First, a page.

or Nazism,
doctrines and policies of the National Socialist German Workers' party, which ruled Germany under Adolf Hitler from 1933 to 1945.
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) and their allies, the German Nationalists. Severe measures were taken against the Communist party, and its deputies were barred from the Reichstag.

On Mar. 23 the Reichstag passed the Enabling Act, which gave the government, i.e., Hitler, dictatorial powers. Only the Social Democrats dissented. In the sensational Reichstag fire trial of 1933, a Dutchman named Marinus van der Lubbe was charged with having set the fire as part of a Communist plot. Several Communist leaders, including Georgi DimitrovDimitrov, Georgi
, 1882–1949, Bulgarian Communist leader. A revolutionary from boyhood, he was a leader in the 1923 Communist uprising against Alexander Tsankov. When it failed, he fled Bulgaria and continued to work for the Communist cause.
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, were charged with complicity. Van der Lubbe was sentenced to death; the others were found not guilty. For many years it was assumed outside Germany that the Reichstag fire was carried out by the Nazis themselves as a propaganda maneuver to ensure the defeat of the Communists and other leftist parties in the elections. However, later evidence indicated that Van der Lubbe alone set the fire, and that Hitler merely used it as a pretext to launch a campaign against the Communists. During Hitler's rule, the Reichstag was merely summoned from time to time to approve important government measures. The Reichsrat was abolished in 1934, along with sovereignty of the German states.

The Reichstag since World War II

After World War II the new constitutions (1949) of West Germany and East Germany replaced the Reichstag and Reichsrat with other legislative bodies. The Reichstag building in Berlin was redone in the 1960s, deemphasizing most of its former grandeur. After German reunification, a restored, redesigned, and largely rebuilt glass-domed renovation of the building, designed by British architect Lord Norman FosterFoster, Norman Robert, Baron Foster of Thames Bank,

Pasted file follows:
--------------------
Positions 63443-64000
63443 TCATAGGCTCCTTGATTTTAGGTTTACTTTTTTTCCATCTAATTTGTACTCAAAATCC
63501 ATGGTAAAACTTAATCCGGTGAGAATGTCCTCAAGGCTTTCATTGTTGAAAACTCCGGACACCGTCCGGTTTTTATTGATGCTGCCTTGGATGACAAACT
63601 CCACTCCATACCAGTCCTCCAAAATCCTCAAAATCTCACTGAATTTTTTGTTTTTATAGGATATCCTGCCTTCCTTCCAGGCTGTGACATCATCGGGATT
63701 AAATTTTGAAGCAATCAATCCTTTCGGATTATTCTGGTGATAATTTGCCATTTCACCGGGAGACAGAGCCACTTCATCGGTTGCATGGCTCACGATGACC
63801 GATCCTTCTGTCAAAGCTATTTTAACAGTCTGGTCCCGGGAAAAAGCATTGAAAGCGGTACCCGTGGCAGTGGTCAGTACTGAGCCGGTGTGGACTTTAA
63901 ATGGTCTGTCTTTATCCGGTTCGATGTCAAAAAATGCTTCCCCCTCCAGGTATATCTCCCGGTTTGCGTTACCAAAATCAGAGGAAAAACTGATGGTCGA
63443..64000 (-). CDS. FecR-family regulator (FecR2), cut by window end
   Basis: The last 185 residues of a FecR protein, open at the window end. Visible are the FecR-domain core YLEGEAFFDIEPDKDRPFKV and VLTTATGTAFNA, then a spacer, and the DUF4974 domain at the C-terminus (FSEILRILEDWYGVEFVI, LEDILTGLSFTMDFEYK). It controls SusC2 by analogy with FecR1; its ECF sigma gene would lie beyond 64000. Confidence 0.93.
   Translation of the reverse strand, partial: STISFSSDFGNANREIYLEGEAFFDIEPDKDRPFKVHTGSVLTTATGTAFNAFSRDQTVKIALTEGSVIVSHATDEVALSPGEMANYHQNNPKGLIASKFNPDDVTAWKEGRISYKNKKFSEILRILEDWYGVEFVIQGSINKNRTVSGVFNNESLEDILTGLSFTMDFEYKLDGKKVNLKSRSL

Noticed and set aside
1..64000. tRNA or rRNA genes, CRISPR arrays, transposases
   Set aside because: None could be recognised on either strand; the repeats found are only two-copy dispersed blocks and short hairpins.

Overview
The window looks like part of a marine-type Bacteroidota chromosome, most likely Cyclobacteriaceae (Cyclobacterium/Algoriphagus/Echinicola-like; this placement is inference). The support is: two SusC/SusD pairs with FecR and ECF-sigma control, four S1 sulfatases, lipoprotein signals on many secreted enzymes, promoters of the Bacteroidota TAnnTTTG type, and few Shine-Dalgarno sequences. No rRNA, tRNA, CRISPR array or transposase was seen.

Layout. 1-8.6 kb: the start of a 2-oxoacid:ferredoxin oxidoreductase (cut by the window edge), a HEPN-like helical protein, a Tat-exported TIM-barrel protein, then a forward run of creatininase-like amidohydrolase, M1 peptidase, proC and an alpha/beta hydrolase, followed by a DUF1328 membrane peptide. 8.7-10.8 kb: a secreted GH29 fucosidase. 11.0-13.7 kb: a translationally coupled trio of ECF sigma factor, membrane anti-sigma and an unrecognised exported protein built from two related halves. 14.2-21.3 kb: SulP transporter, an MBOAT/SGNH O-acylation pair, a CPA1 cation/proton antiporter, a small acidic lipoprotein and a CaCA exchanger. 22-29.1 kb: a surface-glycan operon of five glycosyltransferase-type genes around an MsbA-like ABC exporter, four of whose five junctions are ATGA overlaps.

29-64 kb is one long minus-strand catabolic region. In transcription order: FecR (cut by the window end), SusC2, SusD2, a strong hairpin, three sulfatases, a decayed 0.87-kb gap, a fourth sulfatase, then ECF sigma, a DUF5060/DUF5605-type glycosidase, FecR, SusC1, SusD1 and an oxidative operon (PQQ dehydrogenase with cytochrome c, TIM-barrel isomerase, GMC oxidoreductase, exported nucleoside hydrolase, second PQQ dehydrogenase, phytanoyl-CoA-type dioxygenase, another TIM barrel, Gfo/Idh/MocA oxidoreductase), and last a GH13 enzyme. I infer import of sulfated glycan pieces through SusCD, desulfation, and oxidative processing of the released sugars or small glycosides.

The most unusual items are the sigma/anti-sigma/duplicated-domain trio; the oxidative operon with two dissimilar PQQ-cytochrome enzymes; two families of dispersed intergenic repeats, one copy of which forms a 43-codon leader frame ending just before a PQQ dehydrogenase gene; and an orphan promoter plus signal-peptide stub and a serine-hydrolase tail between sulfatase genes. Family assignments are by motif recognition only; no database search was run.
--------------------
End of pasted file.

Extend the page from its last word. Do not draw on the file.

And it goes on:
1935–, British architect, b. Manchester, grad. Manchester Univ. school of architecture (1961), Yale school of architecture (M.A., 1962).
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, was reopened in 1999 to house the German parliament.

Reichstag

 

(1) In the Holy Roman Empire from the 12th century, a body of representatives of the various estates that was under the authority of the German emperor. It was called the Imperial Diet.

(2) In the German Empire, the constituent assembly, and subsequently the lower chamber of the North German Confederation (1867–71); from 1871 to 1918, an elected organ that participated in legislation, the adoption of the budget, and the exercise of control over the executive power. The Bundesrat, in which the various German states were represented, was considered the highest representative organ.

(3) In the Weimar Republic (1919–33), the lower chamber of parliament, which was elected by the people on the basis of a system of proportional representation. The rights of the Reichstag were substantially curtailed as a result of the granting of broad powers to the government and the president, who had the right to dissolve the Reichstag.

During the fascist regime (from 1933), it existed in form alone. In 1945 it was finally abolished.